Coming up in May, the North American DrupalCon is in New Orleans, Louisiana. What an amazing city! We’re super excited that our whole team will be there. We have a few things cooking there:
Amber and Joe will be presenting on a few different topics. Amber has a cool session called “Beyond the Blink: Add Drupal to Your IoT Playground” where you can find out all about using Drupal with physical things, with blinking lights and more! Joe will be running around with 2 sessions. The first dives into “Altering, Extending, and Enhancing Drupal 8” where you’ll explore hooks, plugins, events, and services. He will also be talking more about the user guide we mentioned above, and other changes to how the Drupal community maintains our documentation on Drupal.org in “Documentation Is Getting An Overhaul”.
While we’re talking about DrupalCon, you should also check out the workshop “D8 & Symfony: Dive Into the Core Concepts that Make Each Fly”, with our partners at KnpUniversity. If you want some hands-on training with the internals of Drupal 8, this is the way to go!
Of course we’ll be around all week, meeting old friends, making new friends and taking in the atmosphere of NOLA. If you see us around, please stop and say “Hi!”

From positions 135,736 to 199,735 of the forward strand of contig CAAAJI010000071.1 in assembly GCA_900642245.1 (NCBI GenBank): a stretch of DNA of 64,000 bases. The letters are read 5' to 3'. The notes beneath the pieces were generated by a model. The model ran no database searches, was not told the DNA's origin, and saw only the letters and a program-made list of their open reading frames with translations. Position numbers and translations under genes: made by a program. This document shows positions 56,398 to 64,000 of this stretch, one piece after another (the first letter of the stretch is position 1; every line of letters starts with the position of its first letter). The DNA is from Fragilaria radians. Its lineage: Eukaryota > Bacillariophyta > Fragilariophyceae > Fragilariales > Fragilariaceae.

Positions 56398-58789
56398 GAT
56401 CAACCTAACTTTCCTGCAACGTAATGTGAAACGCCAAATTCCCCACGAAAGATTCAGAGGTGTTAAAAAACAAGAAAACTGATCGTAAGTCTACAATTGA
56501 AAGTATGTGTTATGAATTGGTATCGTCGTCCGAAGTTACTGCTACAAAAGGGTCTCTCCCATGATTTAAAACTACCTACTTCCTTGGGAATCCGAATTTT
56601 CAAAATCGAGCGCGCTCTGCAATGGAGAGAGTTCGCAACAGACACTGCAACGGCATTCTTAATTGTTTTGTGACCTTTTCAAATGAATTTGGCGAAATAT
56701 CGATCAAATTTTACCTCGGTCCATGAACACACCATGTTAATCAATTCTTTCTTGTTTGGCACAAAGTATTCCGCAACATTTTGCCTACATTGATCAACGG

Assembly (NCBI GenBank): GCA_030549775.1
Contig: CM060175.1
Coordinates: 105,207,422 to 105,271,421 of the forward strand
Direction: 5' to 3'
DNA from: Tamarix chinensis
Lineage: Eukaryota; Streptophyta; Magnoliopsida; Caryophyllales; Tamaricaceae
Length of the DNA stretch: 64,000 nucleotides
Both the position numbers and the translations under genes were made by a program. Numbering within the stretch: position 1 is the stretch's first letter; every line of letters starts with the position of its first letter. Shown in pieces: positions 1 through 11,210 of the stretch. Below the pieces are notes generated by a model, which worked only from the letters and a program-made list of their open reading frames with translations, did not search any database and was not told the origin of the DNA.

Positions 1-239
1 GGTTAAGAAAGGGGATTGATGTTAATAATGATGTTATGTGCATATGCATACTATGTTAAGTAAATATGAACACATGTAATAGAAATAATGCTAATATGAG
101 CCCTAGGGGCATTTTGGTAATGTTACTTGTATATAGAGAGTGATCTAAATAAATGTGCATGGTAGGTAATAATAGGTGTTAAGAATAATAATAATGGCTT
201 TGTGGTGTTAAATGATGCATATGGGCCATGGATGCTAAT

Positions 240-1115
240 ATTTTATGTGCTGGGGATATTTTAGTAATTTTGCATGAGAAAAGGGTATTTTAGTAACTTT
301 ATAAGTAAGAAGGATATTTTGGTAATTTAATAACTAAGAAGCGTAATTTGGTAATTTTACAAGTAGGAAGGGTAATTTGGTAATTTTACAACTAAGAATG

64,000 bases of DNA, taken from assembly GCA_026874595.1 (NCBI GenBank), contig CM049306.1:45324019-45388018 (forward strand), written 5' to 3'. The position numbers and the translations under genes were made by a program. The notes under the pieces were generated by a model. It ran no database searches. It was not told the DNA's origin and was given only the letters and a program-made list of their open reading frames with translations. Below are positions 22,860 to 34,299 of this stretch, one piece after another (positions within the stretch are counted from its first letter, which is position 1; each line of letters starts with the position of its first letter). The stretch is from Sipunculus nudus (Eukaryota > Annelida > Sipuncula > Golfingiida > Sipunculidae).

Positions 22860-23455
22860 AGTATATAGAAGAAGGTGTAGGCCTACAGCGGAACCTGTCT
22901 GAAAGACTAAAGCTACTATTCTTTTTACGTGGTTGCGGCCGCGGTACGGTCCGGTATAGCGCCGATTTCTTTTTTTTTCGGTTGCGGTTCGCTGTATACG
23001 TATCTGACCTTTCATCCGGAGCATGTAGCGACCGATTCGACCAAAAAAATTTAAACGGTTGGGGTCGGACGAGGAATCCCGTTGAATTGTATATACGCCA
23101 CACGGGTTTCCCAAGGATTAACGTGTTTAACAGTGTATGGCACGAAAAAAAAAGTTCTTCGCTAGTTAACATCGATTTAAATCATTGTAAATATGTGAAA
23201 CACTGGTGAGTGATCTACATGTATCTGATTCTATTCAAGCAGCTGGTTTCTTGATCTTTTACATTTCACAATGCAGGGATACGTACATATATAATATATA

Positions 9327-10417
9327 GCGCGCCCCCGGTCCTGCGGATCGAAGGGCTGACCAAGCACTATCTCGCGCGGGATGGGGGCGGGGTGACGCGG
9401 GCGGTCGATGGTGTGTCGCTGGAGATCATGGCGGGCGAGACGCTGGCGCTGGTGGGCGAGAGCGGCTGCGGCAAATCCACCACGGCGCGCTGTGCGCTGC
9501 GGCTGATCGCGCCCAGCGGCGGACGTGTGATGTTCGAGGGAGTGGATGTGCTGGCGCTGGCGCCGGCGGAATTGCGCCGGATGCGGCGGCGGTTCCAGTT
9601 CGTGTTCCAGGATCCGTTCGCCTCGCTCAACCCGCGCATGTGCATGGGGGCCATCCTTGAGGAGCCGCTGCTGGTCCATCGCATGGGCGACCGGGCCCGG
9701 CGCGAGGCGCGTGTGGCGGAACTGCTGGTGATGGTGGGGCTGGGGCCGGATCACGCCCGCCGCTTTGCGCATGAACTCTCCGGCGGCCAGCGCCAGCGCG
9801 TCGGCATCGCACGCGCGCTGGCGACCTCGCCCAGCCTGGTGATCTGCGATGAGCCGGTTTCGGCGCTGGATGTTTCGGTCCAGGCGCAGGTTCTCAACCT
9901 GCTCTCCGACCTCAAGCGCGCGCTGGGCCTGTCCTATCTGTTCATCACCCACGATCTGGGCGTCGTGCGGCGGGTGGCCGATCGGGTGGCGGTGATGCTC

Joe is a pretty busy guy and was honored to be asked to keynote at DrupalCamp Guadalajara in Mexico. He’ll be there this coming weekend (April 7-9) to talk more about the Drupal community, chat with the local community, and eat lots of yummy food.
Twin Cities DrupalCamp
Joe and Andrew are both on the camp planning team, helping to organize the 2016 Twin Cities DrupalCamp. Joe has helped with the camp in some capacity or another every year that it’s been held, and this is Andrew’s second time diving in. This time around Joe is helping with the programming committee: responsible for setting a schedule, a theme, recruiting speakers, setting up pre-camp training and more. This year the committee has been focusing on including a new Higher Education summit on the first day of camp since it’s going to be held at the University of MN, and also thinking about ways we can mix things up a bit and intersperse some more un-conference style activities into the traditional session tracks.
Andrew is leading the sponsor committee, which focuses on wrangling former/new sponsors. (Shameless plug: If you want to sponsor the camp, please contact [email protected], and he’ll follow up.) We might be a bit biased, but Twin Cities DrupalCamp is the best camp in the entire world, and you should attend!
Not all events we jump into are camps. As part of her general involvement with the Portland Drupal User Group, Amber has been helping organize the local meetups—yes, there is not just one, but 3 different groups currently running on a monthly basis. If you’re in the Portland area you will likely run into Amber for sure.
Well, that wraps up a whole lot of fun stuff that we’re excited about. I hope that by sharing about our experiences, you can see that there are many ways to be involved, and meet new friends, in our community. What kinds of things are you involved in? If you need help getting started with the community in some way, please feel free to reach out to us and we’ll help you figure out a good way to dig in.